The birth of a son gave Sisi more influence at court. A decade later, she agreed to have another child with the Emperor, and used her influence to win Hungary equal footing in the Austrian Empire. In 1867, the Austro-Hungarian Compromise established the dual monarchy of Austria-Hungary. Sisi became Queen of Hungary as well as Empress of Austria. The following year, she gave birth to her fourth and final child, Marie Valerie, who was nicknamed the “Hungarian child”.

She Cared a Lot About Her Appearance

Sisi expressed her dislike of being pregnant, writing that children “drive away Beauty”. She was said to be obsessed with her appearance. Standing at 5’8”, and maintaining about 110 pounds most of her life, the royal was described as “almost inhumanly slender”. She wore extremely tight corseting made in Paris out of leather. She would regularly fast, which took a toll on her health. At night, she wore a facial mask lined with raw veal.

But she was also an avid horseback rider and gymnast. A gymnasium was added to every castle she lived in so she could practice in comfort.

She Didn’t Return the Emperor’s Affections

Royal marriages in the 1800’s were more than a little different from present day marriages. The Emperor and Empress rarely lived together, much less spent an abundance of time together. The couple’s marriage was an arrangement for power, after all. Throughout their lives together, Franz seemed to have had much more affection for his wife than she had for him. He was dutiful to his role at court, while she would restlessly try to get away from her duties and her husband. Both royals were rumored to have had affairs that the other knew about, but they stayed together until the end of Sisi’s life. Based on their letters to each other, they seemed to have become close friends in their later years.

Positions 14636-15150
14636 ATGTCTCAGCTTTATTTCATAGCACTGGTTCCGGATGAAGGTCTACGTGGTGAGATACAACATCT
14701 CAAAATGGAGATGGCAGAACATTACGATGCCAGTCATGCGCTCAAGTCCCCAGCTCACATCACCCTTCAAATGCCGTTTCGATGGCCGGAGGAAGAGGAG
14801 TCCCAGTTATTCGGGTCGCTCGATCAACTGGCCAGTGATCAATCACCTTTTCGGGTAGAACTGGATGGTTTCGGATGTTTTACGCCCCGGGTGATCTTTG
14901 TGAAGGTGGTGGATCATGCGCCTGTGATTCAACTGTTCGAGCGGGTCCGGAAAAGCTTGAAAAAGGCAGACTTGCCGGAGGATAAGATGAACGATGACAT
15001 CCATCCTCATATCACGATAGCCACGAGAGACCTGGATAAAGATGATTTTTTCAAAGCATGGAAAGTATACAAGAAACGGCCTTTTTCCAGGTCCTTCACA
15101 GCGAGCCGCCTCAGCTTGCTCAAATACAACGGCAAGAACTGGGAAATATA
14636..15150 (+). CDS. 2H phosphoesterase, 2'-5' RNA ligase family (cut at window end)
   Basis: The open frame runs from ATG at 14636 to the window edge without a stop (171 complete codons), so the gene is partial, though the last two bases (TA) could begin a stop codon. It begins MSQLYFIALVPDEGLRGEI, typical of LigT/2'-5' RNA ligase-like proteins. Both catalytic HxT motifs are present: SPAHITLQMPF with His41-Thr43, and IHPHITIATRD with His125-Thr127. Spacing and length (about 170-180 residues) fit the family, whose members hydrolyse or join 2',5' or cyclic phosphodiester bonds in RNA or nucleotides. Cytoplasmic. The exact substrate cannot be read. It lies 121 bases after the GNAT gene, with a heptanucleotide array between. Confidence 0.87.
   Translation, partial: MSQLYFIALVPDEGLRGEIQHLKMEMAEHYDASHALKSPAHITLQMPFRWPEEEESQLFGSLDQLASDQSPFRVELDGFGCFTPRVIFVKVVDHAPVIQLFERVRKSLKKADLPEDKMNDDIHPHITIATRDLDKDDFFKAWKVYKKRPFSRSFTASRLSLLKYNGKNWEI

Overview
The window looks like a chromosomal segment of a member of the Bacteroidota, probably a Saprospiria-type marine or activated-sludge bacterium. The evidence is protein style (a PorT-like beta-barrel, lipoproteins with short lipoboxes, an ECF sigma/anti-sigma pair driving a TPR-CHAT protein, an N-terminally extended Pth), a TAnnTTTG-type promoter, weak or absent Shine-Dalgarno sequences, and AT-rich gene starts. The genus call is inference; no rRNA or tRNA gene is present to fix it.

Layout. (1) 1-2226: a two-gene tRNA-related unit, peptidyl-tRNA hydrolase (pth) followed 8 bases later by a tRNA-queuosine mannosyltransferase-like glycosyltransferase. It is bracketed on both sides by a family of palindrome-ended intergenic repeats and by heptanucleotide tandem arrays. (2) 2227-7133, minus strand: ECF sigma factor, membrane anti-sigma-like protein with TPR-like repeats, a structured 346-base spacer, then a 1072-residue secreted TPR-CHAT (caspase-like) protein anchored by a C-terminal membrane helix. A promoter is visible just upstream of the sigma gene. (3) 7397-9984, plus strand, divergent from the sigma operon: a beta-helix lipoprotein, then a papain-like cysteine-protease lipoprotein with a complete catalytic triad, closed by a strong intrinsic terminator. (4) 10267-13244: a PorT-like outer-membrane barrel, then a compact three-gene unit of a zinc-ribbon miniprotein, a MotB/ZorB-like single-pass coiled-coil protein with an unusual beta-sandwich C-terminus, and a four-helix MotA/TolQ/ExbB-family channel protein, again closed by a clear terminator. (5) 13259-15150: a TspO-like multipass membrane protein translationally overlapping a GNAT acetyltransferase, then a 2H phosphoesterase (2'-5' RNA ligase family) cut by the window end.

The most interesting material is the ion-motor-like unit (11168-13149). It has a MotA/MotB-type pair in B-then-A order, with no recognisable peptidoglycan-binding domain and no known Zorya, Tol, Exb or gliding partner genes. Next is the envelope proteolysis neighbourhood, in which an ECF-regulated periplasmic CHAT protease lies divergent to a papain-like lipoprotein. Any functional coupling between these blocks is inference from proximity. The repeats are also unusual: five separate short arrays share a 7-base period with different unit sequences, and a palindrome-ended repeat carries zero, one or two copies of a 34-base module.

She Was Ahead of Her Time

Sisi defied expectations of her as both a wife and royal in her day. She was quiet and reserved, but also very active. Her life outside of being the Empress and Queen was always a hot topic for gossip. She liked learning languages, history, philosophy, reading, writing, and smoking. She also cared about the treatment of the mentally ill. All of her interests seemed odd for women at the time. She took a special liking to German lyric poet and radical political thinker Heinrich Heine and wrote poetry inspired by his work. Her work also drew on her own life and restless longings. One of her poems read:

O'er thee, like thine own sea birds
I'll circle without rest
For me earth holds no corner
To build a lasting nest.

She Was Assassinated

Towards the end of her life, Sisi suffered a series of devastating losses. This included the death of her son, Rudolf, who in 1889 killed his mistress and himself in an apparent pact. It’s said that Sisi wore only black after the tragedy. Rudolf’s death triggered a dynastic crisis that led to the Emperor’s nephew, Franz Ferdinand, becoming heir; much later, his assassination would trigger World War I.

Sisi’s restless nature kept her traveling, often under an alias, such as “Countess of Hohenembs”. In 1898 she arrived in Geneva, Switzerland along with her entourage, but a local newspaper leaked her identity. Disliking grand processions, Empress Sisi left her hotel with just one lady-in-waiting on September 10th, 1898. They were heading to the shore to catch a steamship when Italian anarchist Luigi Lucheni stabbed Sisi, penetrating her heart. With the help of her lady-in-waiting and a few sailors, Sisi was able to board the ship, but back at her hotel, she was pronounced dead.

Empress Elisabeth’s Memory Lives On

Empress Elisabeth was widely loved. After her death, her husband founded the Order of Elizabeth in her honor. In Vienna, a statue of the Empress was created as a memorial monument. There were also monuments of the royal family erected in Territet and near Lake Geneva in Switzerland. Many of her previous homes were turned into museums. Her life became a common focus for works of art, like plays, ballets, films,and TV series. Her memory and legacy blazes on over a century after her death.